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Austrailans urged to confront suicide -

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Australians urged to confront suicide

The World Today - Thursday, 4 September , 2008 12:22:00

Reporter: Simon Lauder

ELEANOR HALL: The Salvation Army has launched a national campaign today to tackle Australia's high
rate of suicide. It's urging all Australians to take an active role in reducing the suicide rate
that's higher than the national road toll.

The Salvation Army says it's a myth that only experts can prevent suicide and says people need to
stop ignoring the warning signs.

Simon Lauder has our report.

SIMON LAUDER: Cindy Mills has been mourning her 17-year-old daughter Victoria for about two years.

CINDY MILLS: She was beautiful, intelligent and I had absolutely no suspicion that something like
this would happen.

I spoke to Victoria the night before; I was with her. I took her shopping, dropped her off at her
place. And she rang me later excited about seeing her best friend the next day, so I said I'd
collect her and I arrived to find her door unlocked so I let myself in. And I kind of expected to
see her asleep but instead I found her and it's something that no parent should ever have to see.

SIMON LAUDER: Victoria was one of 1,799 suicides in Australia in 2006.

The latest figures show about nine suicide deaths per 100,000 compared to 15 since the peak of
1997.

The director of the Salvation Army's Suicide Prevention and Bereavement Support Program, Alan
Staines, says that's still an average of one suicide in Australia every five hours.

ALAN STAINES: Well it's more than the national road toll. But very little is said about the tragedy
of the number of lives we are losing to suicide. It's a national tragedy and we've got to do
something about it.

SIMON LAUDER: The Salvation Army has today launched a new suicide prevention campaign which
encourages everyone to take responsibility.

Alan Staines says he wants every Australian to do a simple, on-line training program which will
encourage people to confront, rather than ignore suicide warning signs.

ALAN STAINES: You know, it could be your next door neighbour. It could be someone at work. What
we're saying is suicide prevention is everybody's business. We can all play a part.

In the past we would just say, "Oh that's not my cup of tea; I'll leave that up to the
professionals." You know, you can ask the question, "Are you thinking of harming yourself?",
without even asking a word about suicide. And sometimes that gives them the opportunity to express
how they're feeling and then you can go from there to really give them positive help. And suicide
in the main is preventable.

SIMON LAUDER: But aren't most people, I guess, afraid of confronting that and perhaps you know,
they'll be too blunt and create a backlash or something?

ALAN STAINES: This is what this program is all about, you know, knowing how and what to say. And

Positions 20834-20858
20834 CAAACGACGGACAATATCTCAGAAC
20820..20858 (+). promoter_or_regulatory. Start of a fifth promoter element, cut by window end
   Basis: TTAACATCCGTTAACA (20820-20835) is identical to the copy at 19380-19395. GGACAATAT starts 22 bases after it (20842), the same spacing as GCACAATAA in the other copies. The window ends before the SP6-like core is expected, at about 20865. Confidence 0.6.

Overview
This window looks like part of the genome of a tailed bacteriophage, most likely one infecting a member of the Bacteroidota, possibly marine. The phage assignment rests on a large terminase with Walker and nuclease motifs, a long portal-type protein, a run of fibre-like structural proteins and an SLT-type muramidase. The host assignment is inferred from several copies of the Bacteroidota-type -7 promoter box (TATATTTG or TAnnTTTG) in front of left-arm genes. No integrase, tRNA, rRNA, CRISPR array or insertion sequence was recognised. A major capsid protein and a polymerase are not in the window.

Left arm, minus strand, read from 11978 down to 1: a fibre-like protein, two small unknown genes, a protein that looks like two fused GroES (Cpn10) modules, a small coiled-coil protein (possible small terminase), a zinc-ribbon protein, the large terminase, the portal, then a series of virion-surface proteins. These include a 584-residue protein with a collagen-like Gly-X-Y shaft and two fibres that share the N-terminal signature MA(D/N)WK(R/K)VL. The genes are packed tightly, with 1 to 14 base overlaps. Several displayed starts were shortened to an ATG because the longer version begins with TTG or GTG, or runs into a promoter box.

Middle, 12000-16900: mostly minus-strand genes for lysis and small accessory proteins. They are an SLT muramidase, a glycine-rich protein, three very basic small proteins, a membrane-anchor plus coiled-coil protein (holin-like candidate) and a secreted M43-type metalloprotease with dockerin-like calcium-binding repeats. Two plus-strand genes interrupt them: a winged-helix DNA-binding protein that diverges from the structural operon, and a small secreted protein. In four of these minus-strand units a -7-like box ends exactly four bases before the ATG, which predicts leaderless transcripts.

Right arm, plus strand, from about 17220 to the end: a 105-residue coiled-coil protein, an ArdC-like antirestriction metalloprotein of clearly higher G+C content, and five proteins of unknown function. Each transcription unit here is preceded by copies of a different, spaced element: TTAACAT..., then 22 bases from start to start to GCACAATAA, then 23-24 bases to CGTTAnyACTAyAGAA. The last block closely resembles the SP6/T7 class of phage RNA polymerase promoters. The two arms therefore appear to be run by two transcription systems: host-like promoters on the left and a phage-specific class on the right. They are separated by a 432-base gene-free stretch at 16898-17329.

that's why I say it's one of empowerment and giving the knowledge and education and awareness and
what to do and what to say.

SIMON LAUDER: If you aren't properly trained, is there a risk that you'll make them angry and
increase the risk of suicide?

ALAN STAINES: No, there used to be the myth, by talking about suicide you'll tip the person over
the edge, but that's not right, you know. By asking the questions in many cases just relieves the
person to be able to talk about the problems they're going through, you know.

It's far better to ask the question than remain silent and then face with the disaster of someone
taking their lives.

SIMON LAUDER: Cindy Mills supports the Salvation Army's new approach. She says it's information she
wishes she had two years ago.

CINDY MILLS: Victoria did not fit my idea of somebody who would commit suicide which was, you know,
someone older, desperate. You know, when I look back and Victoria would say things like, "Oh, if
this doesn't happen, I may as well kill myself", when she was, you know, 15.

You just sort of wonder, oh, is that just a teenager throwing a tantrum? And then you kind of
think, "Well if I talk seriously about this, is that going to then put the idea in their head?" So
that is a massive myth that's out there.

SIMON LAUDER: As well as encouraging people to learn about the warning signs of suicide, the
Salvation Army has set up a phone line to support loved ones who are left to grieve.

Alan Staines says that's usually about eight people for each life lost.

ALAN STAINES: Yeah, we're looking at about 16,000 a year, people who have been bereaved by suicide.
Now, many of those are at risk of suicide themselves and so what we're doing with the bereaved is
doing prevention as well as support for them. It's stopping further suicides.

SIMON LAUDER: The campaign has the support of the National Advisory Council on Suicide Prevention.
Its chairman Professor Ian Webster says suicide prevention should become a national health
priority.

ELEANOR HALL: Simon Lauder with that report.